Best Winter Carry?

There are a few different features of the Military that make it good for gloved use, besides the extra large hole. It has a large handle with exaggerated curves and it also rides high in your pocket, so it's easy to withdraw and hold. Plus, a large portion of the liner is exposed so it's easy to close one-handed even with very thick gloves or mittens.

People are often critical of these features (handle's too big, cutout for liner is too big), but you have to understand that the knife is designed with gloved use in mind.

In really cold weather, a fixed-blade would certainly be the way to go. I have to agree that a Roselli puukko with those huge wood handles would work well. {shrug} I guess Scandinavian knife makers know something about cold weather!


"We cut things to create things" - J.K.M.
Sounds like Spydie holes are the easiest to open w/gloves on, but remember autos (if you can carry them) or any Wave opening knife as well.

Axis locks and lockbacks seem easiest to close. (Another[/i} reason we need an Axis lock AFCK)

It doesn't get that cold here, but when it gets cold enough that I have to button my jacket, thereby making access to my pants pockets difficult, I'll move a knife to my jacket pocket if I think I'll need it in a hurry. Then I can put my hand in my pocket, with the knife in my hand, if need be. Don't know how well this would work with gloves though.

You might just want to loosen the pivot on your Axis locks a little bit so they're real easy to flip open, then opening and closing will be easy.

So you might want to buy more Spydercos, more Axis locks, and check out different types of gloves. G-10 sounds like the best handle material not to slip out of gloves. Or move to somewhere where it doesn't get so damn cold.

Jason aka medusaoblongata
"I have often laughed at the weaklings who call themselves kind because they have no claws"

- Zarathustra
Answers to a question like this one should, and do reflect a persons individule climate, and day to day activity.

I can see where most can get away with a folder of some type, and even remove gloves for short periods of time.

I know a family that has a Christmas tree farm, and during the season, he is outside all day cutting twine and such for his customers as they try to figure out ways to get them home on their cars. Taking off the gloves is not an option, and he carrys a small fixed blade in a sheath in the pliars pocket of his insulated coveralls.

My sister raises Longhorn cattle, and in the winter feeding takes about four hours. Her husband wears a Puukko fixed blade around his neck and uses it to cut feed bags and hay bale twine.

As a carpenter, in the winter (year around actually) I carry a fixed blade in my tool bag, as it is much simpler than opperating folders with gloves and cold fingers. I do own spyderco's and CRKT's with the flipper, and can open them with gloves, but a fixed blade is just easier.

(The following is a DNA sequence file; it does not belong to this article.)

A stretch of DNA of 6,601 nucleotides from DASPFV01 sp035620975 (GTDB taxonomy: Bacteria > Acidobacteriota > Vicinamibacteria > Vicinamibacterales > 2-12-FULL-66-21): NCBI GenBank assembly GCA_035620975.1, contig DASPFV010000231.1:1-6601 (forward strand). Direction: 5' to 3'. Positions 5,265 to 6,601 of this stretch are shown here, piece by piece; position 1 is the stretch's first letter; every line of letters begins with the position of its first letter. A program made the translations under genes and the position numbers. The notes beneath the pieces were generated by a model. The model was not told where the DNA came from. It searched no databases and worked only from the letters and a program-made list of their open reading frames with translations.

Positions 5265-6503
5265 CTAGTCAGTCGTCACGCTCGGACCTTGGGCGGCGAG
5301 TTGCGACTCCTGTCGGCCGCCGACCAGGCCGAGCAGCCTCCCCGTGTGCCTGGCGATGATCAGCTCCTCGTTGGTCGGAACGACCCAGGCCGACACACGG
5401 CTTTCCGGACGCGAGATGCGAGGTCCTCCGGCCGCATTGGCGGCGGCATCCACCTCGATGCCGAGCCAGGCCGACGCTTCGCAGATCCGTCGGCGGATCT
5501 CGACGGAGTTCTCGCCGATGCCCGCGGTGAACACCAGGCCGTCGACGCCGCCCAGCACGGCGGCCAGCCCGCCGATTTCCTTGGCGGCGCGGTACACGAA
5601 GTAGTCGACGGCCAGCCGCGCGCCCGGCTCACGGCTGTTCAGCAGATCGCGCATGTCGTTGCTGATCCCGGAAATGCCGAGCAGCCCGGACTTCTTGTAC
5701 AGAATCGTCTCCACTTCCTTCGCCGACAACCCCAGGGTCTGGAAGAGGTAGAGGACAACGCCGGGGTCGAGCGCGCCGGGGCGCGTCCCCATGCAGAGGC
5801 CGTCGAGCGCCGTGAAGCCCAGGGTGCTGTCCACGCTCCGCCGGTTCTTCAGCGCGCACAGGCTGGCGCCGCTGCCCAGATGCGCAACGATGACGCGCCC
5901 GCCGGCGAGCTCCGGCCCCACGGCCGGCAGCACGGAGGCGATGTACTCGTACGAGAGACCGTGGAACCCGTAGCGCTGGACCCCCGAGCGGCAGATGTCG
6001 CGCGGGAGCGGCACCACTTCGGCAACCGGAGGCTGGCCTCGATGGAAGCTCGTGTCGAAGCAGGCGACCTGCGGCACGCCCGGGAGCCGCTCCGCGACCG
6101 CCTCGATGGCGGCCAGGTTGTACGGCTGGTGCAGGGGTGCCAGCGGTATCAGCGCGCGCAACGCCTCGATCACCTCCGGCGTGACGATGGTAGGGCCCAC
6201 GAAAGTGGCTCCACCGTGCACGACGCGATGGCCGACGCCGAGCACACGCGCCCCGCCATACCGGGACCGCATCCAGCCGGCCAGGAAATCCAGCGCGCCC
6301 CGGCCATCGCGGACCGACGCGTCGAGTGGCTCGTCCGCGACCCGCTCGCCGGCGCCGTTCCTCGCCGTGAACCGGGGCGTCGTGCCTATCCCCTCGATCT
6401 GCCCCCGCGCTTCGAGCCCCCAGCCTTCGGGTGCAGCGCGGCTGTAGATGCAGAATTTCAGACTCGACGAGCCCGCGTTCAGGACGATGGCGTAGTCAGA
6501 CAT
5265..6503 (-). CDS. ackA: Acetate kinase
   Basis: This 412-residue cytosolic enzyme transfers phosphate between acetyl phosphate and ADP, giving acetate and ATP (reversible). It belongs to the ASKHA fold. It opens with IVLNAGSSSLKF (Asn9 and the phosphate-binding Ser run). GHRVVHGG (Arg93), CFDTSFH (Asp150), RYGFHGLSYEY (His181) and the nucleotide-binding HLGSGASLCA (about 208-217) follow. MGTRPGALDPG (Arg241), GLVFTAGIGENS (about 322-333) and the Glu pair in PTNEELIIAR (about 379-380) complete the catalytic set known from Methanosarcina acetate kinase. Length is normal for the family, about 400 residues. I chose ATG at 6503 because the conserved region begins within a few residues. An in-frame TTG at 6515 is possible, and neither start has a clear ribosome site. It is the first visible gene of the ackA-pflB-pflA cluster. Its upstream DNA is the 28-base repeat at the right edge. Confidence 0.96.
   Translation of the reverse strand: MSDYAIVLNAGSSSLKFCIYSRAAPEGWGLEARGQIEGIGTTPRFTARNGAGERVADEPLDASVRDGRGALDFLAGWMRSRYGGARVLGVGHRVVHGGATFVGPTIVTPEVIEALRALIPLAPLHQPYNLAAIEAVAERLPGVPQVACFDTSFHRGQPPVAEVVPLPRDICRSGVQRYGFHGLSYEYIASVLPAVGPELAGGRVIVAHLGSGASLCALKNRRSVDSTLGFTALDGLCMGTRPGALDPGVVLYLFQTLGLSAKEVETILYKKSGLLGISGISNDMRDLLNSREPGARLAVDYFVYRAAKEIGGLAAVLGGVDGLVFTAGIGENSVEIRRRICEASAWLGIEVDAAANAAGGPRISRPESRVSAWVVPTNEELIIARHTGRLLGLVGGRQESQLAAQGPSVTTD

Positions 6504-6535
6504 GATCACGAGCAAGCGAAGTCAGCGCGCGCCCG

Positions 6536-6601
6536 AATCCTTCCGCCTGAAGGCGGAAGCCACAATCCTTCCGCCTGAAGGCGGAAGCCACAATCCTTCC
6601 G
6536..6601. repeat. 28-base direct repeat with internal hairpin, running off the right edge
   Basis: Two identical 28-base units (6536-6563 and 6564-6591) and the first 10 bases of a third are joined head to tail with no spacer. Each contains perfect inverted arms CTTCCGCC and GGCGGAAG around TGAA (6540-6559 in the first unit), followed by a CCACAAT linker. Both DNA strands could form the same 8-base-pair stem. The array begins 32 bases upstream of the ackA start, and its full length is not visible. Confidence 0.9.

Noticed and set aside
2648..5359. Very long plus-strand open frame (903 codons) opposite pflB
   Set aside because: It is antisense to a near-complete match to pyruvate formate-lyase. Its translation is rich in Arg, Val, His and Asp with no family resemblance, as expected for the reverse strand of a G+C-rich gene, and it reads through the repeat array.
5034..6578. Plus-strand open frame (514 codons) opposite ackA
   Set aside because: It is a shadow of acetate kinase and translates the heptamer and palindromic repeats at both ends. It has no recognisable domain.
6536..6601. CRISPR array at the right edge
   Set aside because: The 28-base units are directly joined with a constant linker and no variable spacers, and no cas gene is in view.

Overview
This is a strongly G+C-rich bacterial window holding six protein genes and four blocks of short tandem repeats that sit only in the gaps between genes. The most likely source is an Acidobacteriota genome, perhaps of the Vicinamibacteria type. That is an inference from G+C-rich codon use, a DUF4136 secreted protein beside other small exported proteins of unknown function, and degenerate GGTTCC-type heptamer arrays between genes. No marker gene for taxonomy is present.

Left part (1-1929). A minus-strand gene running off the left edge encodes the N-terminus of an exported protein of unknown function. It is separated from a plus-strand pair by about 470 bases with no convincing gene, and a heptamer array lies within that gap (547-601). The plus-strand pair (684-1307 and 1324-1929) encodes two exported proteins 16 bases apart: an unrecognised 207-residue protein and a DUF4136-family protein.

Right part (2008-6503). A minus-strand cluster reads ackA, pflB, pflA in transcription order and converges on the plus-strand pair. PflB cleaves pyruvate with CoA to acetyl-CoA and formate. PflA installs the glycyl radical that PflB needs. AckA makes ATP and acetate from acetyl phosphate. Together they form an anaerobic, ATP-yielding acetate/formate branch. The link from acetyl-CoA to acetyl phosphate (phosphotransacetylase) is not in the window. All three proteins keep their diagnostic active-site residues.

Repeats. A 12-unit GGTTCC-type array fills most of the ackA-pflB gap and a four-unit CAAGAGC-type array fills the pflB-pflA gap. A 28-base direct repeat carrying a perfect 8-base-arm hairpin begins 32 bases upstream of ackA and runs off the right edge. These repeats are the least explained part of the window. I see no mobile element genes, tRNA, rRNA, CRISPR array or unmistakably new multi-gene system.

For driving to a heated work place, or going to the store, a folder is fine for me.
Here in Sweden it often gets really cold and thats the reason you rarely see someone using a folder. Hunters often have gloves where you can stick your fingers out of the glove without taking them of.
With such gloves you can actually open a Spyderco folder with the gloves still on. You pinch the hole with the bare fingers against your gloved thumb and drop open it.
A Spyderco Military is easy to operate in this way. Most folders handles tend to get slippery when cold. Gerber has some folders with some kind of rubber handles that work well.
When you use a folder in winter it´s important to make a quick inspection to make sure the lock has engaged fully before use. Use a lubrication that works well when its cold. Most things you cut when its really cold are frozen and I prefer to have at least one of my blades in an angle not too steep beacuse they tend to chip or best of all a hatchet for chopping frozen wood.
I have had luck carrying my folder clipped to the underside of my jacket collar on the side opposite of my strong hand. If it is a deep carry clip, it will appear as a nifty way to carry a pen. Only the clip will show. It is easy to draw from that position whether sitting or standing. It blends in very well with a black clip, since a lot of winter jackets are dark to absorb heat.The use of hunter's gloves that allow one to move their fingers under the seam to the outside is an excellent idea, one which I must try. As far as lubricity, If one uses tuf-glide, the pivot should move freely.I should think that a BM 710 would work perfectly this way. I live in a an auto friendly state and have had good success with a BM Autostryker. It doesn't get as cold here as other places, but last night it got down to 15 degrees F, and that is plenty cold enough! Big snow is in the forcast tonight!

Best of luck,

AKTI# A000150
NC Custom Knifemakers Guild member
NC Knife Knuts member
Of my limited supply of folders, the MPF is the easiest to open with mits or gloves on. With mits (which are needed in the cold) I found that I fumbled the MPF a few times.

A fix blade is much better.

The Spyderco Military is my primary outdoor utility knife. I have outdoor chores daily and the cool/colder weather means I can leave the Military clipped to the left breast pocket of my lined jean jacket (or insulated coveralls as the weather gets more winter like). In warmer weather I have to remember to clip it to my pants pocket.The big hole is easy to manipulate with gloves, even heavy insulated ones. The handle is large and contoured so the grip is those serrations make cutting almost anything a snap. My two cents.